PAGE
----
At Access Alba, we consider Disability & Equality Awareness Training to be of the upmost importance, and a priority for all services providers.
Although the Equality Act 2010 is non-compliance based and not prescriptive in its requirements, it does contain an Anticipatory Duty and refer to Reasonable Adjustment.
Disability Awareness and Equality Training helps service providers to understand their obligations under the ‘Act’ and the term Reasonable Adjustment. It will also provide a better understanding of the needs of disabled people, their journey, and the barriers that can prevent them from using a service. A wheelchair-user will have very different needs from someone with a visual impairment, or someone with autism, for example.
Similarly, there are many ‘hidden’ disabilities, which are not as obvious to the service provider, and therefore often not considered in service delivery planning. Small things can mean a lot to an individual who requires a slightly different approach to service delivery. Small changes, and understanding, will help enormously to alleviate barriers, and ensure the individual can work effectively, or enjoy their social experience.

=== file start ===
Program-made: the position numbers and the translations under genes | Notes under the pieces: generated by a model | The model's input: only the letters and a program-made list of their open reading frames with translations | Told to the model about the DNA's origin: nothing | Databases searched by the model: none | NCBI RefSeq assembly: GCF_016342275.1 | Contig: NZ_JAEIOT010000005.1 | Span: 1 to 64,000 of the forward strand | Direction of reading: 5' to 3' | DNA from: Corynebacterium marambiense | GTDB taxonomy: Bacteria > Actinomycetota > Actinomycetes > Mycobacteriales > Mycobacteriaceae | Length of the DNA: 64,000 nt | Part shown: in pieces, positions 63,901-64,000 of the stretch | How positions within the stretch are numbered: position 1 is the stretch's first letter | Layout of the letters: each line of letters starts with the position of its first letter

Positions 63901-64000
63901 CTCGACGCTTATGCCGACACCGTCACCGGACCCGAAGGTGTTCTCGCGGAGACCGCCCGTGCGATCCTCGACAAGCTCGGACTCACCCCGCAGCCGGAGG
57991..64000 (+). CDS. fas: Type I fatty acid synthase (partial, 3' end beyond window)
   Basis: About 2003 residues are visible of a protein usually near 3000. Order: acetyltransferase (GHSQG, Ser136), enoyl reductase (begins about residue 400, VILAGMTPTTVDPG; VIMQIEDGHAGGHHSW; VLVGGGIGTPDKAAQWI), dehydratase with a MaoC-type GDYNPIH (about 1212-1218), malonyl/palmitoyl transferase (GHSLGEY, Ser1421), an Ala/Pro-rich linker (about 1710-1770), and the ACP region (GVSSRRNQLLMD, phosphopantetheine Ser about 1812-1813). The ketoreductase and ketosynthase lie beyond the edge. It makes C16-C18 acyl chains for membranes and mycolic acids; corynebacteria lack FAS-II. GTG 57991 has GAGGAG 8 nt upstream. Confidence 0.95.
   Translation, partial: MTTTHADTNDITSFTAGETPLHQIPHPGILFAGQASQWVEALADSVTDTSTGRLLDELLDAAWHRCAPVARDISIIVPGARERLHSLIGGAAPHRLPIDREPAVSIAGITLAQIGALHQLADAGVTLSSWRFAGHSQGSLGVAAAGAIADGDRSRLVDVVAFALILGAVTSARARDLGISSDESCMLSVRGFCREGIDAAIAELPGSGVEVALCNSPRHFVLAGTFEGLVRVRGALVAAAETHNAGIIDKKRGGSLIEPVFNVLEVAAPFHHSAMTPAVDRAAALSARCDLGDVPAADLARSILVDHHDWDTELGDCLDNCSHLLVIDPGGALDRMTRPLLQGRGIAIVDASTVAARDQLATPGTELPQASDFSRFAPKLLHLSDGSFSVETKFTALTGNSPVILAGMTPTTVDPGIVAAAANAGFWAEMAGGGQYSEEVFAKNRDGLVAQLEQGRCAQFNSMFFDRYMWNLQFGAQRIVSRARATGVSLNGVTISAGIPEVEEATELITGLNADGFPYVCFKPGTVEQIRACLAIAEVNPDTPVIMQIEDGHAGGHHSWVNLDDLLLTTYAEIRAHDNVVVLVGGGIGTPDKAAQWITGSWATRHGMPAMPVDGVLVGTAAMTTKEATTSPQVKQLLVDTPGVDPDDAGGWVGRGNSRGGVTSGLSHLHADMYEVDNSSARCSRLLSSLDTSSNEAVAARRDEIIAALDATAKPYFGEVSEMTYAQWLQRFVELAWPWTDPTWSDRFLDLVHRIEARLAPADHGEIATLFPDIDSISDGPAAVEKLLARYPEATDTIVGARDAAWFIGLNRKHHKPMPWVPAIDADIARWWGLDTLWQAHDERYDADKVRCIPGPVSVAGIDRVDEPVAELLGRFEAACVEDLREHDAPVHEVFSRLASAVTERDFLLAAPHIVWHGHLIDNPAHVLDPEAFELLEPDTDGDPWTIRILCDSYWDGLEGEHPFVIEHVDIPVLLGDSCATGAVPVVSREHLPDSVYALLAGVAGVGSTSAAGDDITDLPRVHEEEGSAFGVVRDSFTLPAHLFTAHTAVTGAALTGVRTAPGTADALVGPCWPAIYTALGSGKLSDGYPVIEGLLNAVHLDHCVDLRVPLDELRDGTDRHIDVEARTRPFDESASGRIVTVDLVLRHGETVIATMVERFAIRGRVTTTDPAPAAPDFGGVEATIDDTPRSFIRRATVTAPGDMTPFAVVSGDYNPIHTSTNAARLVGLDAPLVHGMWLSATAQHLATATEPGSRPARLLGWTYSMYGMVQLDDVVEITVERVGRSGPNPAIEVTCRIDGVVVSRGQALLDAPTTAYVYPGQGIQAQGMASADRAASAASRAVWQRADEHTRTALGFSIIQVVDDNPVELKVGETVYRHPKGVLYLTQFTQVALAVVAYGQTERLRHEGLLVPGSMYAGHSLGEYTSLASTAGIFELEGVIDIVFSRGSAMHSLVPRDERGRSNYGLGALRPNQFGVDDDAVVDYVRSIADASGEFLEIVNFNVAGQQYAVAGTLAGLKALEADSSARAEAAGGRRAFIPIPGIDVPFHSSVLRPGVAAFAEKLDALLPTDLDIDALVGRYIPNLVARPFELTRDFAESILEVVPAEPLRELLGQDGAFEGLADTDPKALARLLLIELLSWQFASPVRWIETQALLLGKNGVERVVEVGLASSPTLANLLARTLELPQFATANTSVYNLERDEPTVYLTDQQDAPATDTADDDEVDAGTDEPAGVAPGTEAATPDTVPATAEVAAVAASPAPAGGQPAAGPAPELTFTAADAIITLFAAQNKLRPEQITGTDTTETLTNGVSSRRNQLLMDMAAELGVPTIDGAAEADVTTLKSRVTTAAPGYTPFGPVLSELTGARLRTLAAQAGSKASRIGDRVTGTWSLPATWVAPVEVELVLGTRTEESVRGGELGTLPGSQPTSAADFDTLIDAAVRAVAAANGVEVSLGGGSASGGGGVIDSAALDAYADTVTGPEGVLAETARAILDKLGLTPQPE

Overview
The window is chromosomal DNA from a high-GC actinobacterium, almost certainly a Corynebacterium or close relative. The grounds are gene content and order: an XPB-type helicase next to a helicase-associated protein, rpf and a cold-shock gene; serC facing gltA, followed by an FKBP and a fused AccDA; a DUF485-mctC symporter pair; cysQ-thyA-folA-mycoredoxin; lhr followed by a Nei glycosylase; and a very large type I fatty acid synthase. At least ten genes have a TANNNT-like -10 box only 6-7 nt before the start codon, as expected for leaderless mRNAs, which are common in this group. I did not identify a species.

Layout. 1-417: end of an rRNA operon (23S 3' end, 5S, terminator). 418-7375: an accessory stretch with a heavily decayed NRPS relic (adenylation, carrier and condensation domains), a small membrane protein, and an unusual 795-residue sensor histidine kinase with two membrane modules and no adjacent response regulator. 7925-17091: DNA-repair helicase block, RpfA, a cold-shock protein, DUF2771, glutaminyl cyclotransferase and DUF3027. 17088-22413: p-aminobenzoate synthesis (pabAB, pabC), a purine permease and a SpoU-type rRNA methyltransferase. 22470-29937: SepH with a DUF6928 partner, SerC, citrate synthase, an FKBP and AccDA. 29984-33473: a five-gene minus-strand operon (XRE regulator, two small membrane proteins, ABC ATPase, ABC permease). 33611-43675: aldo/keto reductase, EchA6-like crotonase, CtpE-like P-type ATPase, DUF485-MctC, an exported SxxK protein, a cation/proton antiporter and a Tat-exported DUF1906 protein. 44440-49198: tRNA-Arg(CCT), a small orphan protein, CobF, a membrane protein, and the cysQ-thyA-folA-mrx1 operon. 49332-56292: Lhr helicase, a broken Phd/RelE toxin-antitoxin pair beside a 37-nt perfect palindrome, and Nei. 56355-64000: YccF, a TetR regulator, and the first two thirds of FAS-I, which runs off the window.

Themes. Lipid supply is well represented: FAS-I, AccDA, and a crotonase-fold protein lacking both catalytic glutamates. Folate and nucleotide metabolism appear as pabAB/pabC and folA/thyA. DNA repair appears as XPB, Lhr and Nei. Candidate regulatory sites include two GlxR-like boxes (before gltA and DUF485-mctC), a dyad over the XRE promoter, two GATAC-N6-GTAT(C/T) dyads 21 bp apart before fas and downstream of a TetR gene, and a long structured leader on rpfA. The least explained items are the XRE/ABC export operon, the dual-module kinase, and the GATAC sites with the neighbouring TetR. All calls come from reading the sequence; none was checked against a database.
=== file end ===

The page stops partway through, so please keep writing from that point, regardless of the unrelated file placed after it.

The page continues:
Anecdotal evidence suggests that disability awareness training is hugely beneficial in terms of understanding and willingness to help overcome barriers – leading to changing behaviours and attitudes. This is usually because knowledge promotes confidence, where people are less fearful of challenge and more willing to ask questions, and as a result offer the right support and find agreeable solutions.
Equality and Disability Awareness training can help to reduce unintended discrimination and harassment, ensuring successful working environments, improving relations, and importantly increasing access, and use, of services.